Dr Judith Hall suggests twinning depends on the timing of fertilization, explaining why humans twin more than other animals (except the armadillo of course!). Most mammals choose to mate when conditions are perfect, when eggs have been freshly ovulated. Humans on the other hand just do it any old time and an old egg may be more likely to split.


So…there you have it.

I think if you combine Payne and Hall’s ideas to suggest an old egg is ‘faulty’, leading to abnormalities which create a repulsion between the cells, you have a fairly sound theory. After all, most identical twins don’t make it – it has been suggested that 12% of natural conceptions produce identical twins – but the vast majority of embryos are lost. Occasionally this can even result in a ‘vanishing twin’ where one embryo continues to full term while the other is lost and absorbed by the body.

Essentially something has gone wrong with the usual fertilization process to create two babies from one, although as an identical twin mom myself I think it’s just magic. Take your pick, what do you think causes identical twins?


Related Posts:


Cyranoski, D. (2009, April). Developmental biology: Two by two. Retrieved from:

Study: Identical Twins Caused by ‘Embryo Collapse’ (2007, July). Retrieved from:

The extraordinary moment one baby becomes two (2007, July). Retrieved from:


  1. I vote for magic, or miracle, or mystery. I’m like Heather, mysteries yet to be solved! That keeps us humble and identical twins a marvel.
    I really enjoyed learning from your essay. I like the way you gave titles and examples. So very interesting!

  2. An interesting read. In my family, every alternated generation has a twin. SO it looks like its sort of genetic. My granfathers grandfather had a twin. It then moved to my grand father who himself was a twin. My sister then delivered twins.

    But somehow it still intrigues me..

    1. TwinPickle

      Interesting! These were all identical twins? Fraternal (non-identical) twins are indeed hereditary as its the tendency to release multiple eggs that is passed on in the genes. I always think its interesting how things skip generations, I’m sure there’s a reason… maybe I’ll look it up for another post!

    1. TwinPickle

      Fraternal (non-identical) twins do indeed run in families. Some can look really similar, others really different, just like regular brothers and sisters. It’s all so fascinating indeed! Thanks for reading 🙂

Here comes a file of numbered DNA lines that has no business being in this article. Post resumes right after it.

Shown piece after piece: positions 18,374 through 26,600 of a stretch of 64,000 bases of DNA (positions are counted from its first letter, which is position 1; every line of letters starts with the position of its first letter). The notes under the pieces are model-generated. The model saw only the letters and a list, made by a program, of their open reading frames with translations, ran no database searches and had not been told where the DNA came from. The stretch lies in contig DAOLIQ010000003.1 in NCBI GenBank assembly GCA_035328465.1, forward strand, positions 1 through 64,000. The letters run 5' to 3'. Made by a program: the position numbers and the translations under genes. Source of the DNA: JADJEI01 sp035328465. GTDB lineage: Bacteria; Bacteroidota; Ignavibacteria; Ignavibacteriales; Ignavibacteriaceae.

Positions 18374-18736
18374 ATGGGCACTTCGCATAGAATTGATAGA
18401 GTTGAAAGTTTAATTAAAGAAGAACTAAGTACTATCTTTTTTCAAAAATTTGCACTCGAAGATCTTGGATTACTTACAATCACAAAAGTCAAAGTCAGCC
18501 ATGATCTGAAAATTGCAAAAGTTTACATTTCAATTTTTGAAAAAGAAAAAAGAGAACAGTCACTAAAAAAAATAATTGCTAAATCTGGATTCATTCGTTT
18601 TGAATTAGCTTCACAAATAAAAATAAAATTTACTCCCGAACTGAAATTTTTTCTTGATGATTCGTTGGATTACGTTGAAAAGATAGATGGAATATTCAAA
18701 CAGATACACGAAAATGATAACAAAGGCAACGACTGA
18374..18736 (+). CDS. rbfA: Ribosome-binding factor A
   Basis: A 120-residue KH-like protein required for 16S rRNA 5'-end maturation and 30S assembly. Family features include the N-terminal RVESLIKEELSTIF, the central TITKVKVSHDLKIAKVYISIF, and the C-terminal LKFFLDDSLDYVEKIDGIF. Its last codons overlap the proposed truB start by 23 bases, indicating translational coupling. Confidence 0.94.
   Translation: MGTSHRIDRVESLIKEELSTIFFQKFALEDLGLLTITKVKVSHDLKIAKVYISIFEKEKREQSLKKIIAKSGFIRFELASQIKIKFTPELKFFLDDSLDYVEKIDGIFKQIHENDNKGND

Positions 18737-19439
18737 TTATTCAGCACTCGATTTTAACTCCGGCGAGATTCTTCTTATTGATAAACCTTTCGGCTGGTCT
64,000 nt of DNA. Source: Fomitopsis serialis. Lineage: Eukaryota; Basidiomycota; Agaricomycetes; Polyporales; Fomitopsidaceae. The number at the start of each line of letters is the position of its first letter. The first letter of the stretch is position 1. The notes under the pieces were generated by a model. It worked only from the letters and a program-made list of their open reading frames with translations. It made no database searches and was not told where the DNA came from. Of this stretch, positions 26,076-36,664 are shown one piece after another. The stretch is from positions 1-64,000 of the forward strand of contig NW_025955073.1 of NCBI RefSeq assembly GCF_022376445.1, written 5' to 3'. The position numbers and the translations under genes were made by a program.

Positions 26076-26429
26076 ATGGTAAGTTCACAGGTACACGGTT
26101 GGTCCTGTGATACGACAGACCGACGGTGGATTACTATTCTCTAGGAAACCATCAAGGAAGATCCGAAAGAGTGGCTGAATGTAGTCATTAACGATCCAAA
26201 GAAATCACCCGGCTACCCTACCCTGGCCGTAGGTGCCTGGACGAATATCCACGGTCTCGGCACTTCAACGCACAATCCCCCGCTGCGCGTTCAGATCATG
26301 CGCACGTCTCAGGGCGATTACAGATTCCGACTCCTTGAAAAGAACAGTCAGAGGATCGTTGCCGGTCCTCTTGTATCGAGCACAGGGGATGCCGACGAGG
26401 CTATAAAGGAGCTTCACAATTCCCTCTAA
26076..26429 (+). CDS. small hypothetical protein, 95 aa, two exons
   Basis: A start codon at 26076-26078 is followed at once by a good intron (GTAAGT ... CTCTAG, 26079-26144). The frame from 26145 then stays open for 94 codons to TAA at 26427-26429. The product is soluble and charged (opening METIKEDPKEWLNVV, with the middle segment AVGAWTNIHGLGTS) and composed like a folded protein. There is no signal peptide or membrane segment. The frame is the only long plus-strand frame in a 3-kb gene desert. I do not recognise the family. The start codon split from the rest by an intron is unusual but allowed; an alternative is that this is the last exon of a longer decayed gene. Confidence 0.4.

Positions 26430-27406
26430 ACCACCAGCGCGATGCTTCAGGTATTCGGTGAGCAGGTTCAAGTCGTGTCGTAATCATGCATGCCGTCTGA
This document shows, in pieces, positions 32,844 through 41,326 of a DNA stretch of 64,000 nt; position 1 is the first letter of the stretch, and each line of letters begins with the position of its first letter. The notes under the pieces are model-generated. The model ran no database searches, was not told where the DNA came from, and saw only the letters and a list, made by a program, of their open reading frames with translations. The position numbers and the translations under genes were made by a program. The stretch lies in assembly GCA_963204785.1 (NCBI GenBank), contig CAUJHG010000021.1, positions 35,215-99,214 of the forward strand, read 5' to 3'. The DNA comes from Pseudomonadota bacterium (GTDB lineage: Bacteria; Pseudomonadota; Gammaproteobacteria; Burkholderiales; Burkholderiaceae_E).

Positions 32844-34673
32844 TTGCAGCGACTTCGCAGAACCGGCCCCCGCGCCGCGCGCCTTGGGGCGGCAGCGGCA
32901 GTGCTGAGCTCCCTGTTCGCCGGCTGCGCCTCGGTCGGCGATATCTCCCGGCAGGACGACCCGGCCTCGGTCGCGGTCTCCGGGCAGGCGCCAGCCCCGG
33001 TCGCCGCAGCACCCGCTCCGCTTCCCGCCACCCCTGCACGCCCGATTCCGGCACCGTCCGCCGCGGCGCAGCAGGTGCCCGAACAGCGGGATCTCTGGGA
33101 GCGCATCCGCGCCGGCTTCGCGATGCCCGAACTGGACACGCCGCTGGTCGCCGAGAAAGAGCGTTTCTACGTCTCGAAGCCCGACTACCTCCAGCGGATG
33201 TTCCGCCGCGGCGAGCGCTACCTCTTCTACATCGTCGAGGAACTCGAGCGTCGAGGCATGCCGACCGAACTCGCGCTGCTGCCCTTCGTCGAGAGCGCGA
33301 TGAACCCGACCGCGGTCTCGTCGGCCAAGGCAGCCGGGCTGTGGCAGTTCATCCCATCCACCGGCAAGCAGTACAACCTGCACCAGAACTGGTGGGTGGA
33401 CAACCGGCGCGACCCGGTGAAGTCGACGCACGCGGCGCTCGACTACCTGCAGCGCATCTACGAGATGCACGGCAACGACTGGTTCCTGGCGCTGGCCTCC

1. TwinPickle

      They do! Sometimes I love the attention and other days I feel for my daughter who is no longer the star attraction. And sometimes I just want to be left alone so I can do my shopping 😂

  3. Wow! This is absolutely fascinating!! I, like a lot of others, find identical twins soooo interesting! When I was little, I always wished so much that I had a twin! Ive never actually looked into why this happens though-the possible explanations outlined here would be so interesting to explore further. I didn’t realise that it’s seen as kind of a body ‘fail,’ and that 12% of conceptions are twins, but so many don’t make it. The old egg theory does seem the most likely. This is all so interesting! My cousin married into a family where there’s so many twins-but the non identical variety, which you’ve said aren’t really mysterious. But her husband is a twin, he also twin sisters, his dad was a twin, and his brother and sisters have all had twins!! It blows my mind a little!!

  4. Kay

    I’ve known several cases of identical twins seeming to run in families so I’ve never bought the claim that it’s completely random. I’ve always wanted to have my own twins (is that totally crazy?) and since my sisters are twins, I still have my fingers crossed that it might happen for me. Really like your blog.

    1. TwinPickle

      Thankyou. And it’s not crazy to want twins at all… they are awesome! Good luck with your quest… maybe there are some good old wives’ tales for weird stuff you can do to improve your chances?! Haha. I will have to look that up for a future blog post 😉

  5. KristenTony

    TwinPickle, i love your articles! My best friends all through school were (well, still are!) identical twins. absolute mirror image until about 8th grade, and starting with one or two features changing! Genetics behind twins are so fascinating. thanks for another great article!!

    1. TwinPickle

      Thanks for your enthusiasm, I’m so glad you find it as fascinating as I do! One of the boys managed to chop the end off his finger a couple of weeks ago so we didn’t quite make it to 8th grade remaining mirror image! 😬😬